2. Jupiter has a hurricane-like storm that is twice the size of our entire planet. Known as the Great Red Spot, the winds blow counterclockwise around this disturbance at about 250 miles per hour, which is twice the strength of terrestrial hurricanes. This strange disturbance has lasted for at least three centuries.
3. Vikings were the ultimate tough guys. They proved it by using the skulls of their enemies as drinking vessels.
4. The color in fireworks come almost solely from pure mineral elements. Strontium yields deep reds, copper produces blue, sodium yields yellow, and iron filings and charcoal pieces produce gold sparks. The bright flashes and loud bangs come from aluminum powder.
5. A new drug developed to treat Angina (the chest pain that occurs when your heart muscle does not get enough blood) went into testing in 1992. Subjects soon noticed an “uplifting” side-effect. The drug-makers then decided to market the drug for a different kind of problem, and Viagra was born.
6. Muammar Abu Minyar al-Gaddafi, of Libya, isn’t your typical dictator. Though credited with modernizing Libya, he conducts most of the country's affairs from a tent. All of his trained bodyguards are female, symbolizing his progressive view towards women. He once said, "I have nothing but scorn for the notion of an Islamic bomb. There is no such thing as an Islamic bomb or a Christian bomb. Any such weapon is a means of terrorizing humanity, and we are against the manufacture and acquisition of nuclear weapons. This is in line with our definition of—and opposition to—."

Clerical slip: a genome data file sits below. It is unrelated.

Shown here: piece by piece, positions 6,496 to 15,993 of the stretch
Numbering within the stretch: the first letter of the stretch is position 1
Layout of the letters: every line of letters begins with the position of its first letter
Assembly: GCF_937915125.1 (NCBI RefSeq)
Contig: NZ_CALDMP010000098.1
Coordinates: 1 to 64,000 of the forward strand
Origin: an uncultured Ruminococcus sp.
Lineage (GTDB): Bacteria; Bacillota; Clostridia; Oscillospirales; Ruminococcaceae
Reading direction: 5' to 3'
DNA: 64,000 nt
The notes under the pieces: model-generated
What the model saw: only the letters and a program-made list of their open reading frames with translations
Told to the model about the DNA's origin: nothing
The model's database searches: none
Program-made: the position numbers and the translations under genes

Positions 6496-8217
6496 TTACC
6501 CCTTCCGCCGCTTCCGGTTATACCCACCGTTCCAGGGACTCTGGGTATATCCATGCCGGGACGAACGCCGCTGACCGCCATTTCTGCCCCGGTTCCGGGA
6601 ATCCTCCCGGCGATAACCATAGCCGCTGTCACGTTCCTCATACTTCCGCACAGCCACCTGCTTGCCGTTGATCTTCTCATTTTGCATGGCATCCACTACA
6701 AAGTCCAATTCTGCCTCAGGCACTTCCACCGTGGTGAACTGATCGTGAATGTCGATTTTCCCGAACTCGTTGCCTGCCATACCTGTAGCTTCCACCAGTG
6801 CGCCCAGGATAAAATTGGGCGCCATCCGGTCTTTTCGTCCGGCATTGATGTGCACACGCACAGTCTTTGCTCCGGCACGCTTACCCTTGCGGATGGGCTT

7. While in some countries the penalty for driving while intoxicated is death, in Uruguay being drunk while driving is a legal excuse for having an accident. "Please believe me officer, I only drove over those kids because I’m wasted.” Nice.
8. Some say that Shakespeare helped translate the King James Version of the Bible. He would have been 46 at the time. In Psalms 46, the 46th word from the first word is shake and the 46th word from the last word is spear. Coincidence? No one knows for sure.
9. Three of the leading artificial sweeteners are “accidents” that reached human lips because scientists didn’t wash their hands after experiments and later noticed a sweet taste on their fingers. Cyclamate (1937) and aspartame (1965) are byproducts of medical research, and saccharin (1879) appeared during a project on coal tar derivatives.
10. Even champagne was an accident. It dates to about 1700 AD when a monk, Dom Pirignon, at the Abbey of Hautvillers near the city of Reims accidentally failed to complete the fermentation before bottling the wine. When spring arrived the contents of the sealed bottles began to warm and produce carbon dioxide that was trapped in the bottle. When Dom noticed that some of the wine bottles in the cellar were exploding, he decided to sample a bottle. The surprised monk then yelled to his collegues, "Come quickly! I'm drinking stars!" Thus, Champagne was born and named after the region where it was discovered.
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